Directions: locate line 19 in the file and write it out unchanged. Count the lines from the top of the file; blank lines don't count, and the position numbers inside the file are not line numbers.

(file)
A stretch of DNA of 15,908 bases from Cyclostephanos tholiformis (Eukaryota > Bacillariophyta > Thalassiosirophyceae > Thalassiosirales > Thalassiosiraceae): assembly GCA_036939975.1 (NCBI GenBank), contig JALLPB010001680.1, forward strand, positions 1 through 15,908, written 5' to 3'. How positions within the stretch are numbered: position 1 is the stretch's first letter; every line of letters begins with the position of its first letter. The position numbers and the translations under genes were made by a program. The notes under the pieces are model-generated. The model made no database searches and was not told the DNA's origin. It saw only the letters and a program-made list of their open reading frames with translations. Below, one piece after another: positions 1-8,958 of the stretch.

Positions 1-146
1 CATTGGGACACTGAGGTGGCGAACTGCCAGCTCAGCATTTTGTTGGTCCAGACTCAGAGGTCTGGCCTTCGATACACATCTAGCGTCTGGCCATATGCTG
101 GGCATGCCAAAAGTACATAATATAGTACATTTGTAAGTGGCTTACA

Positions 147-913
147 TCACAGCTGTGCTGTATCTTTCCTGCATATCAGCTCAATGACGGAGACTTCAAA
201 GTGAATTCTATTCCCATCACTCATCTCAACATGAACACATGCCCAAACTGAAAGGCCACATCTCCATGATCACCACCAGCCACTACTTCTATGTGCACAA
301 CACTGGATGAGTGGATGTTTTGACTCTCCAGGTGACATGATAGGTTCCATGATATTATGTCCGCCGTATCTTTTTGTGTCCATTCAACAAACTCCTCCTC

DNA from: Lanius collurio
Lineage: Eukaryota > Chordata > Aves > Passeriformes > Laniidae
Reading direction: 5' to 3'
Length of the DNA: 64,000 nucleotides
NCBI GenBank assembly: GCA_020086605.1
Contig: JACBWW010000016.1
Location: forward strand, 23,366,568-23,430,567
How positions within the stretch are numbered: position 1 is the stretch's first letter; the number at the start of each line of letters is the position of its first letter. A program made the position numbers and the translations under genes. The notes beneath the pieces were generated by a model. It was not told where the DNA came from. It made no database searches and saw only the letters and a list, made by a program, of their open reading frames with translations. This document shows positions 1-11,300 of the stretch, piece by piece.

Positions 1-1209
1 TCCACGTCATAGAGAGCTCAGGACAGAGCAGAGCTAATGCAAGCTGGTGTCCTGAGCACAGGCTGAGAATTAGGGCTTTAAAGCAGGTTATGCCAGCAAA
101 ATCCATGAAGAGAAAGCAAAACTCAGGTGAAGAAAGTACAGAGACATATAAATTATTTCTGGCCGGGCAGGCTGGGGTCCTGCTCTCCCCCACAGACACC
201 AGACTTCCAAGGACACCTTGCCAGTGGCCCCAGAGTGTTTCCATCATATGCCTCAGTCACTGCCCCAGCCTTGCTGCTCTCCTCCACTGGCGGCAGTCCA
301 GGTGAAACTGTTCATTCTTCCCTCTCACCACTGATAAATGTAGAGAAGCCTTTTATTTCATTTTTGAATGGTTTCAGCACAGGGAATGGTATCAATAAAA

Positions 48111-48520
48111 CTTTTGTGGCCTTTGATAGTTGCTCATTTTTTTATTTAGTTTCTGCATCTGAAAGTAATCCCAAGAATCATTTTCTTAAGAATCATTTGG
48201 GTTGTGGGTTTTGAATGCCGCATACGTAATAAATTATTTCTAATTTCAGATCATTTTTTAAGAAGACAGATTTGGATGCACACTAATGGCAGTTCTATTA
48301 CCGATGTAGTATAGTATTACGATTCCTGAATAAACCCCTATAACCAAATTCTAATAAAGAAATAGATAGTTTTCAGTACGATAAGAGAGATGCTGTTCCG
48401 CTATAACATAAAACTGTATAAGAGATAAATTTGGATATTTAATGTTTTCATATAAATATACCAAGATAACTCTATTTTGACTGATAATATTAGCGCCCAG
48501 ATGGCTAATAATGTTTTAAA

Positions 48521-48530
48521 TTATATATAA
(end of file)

101 ATCCATGAAGAGAAAGCAAAACTCAGGTGAAGAAAGTACAGAGACATATAAATTATTTCTGGCCGGGCAGGCTGGGGTCCTGCTCTCCCCCACAGACACC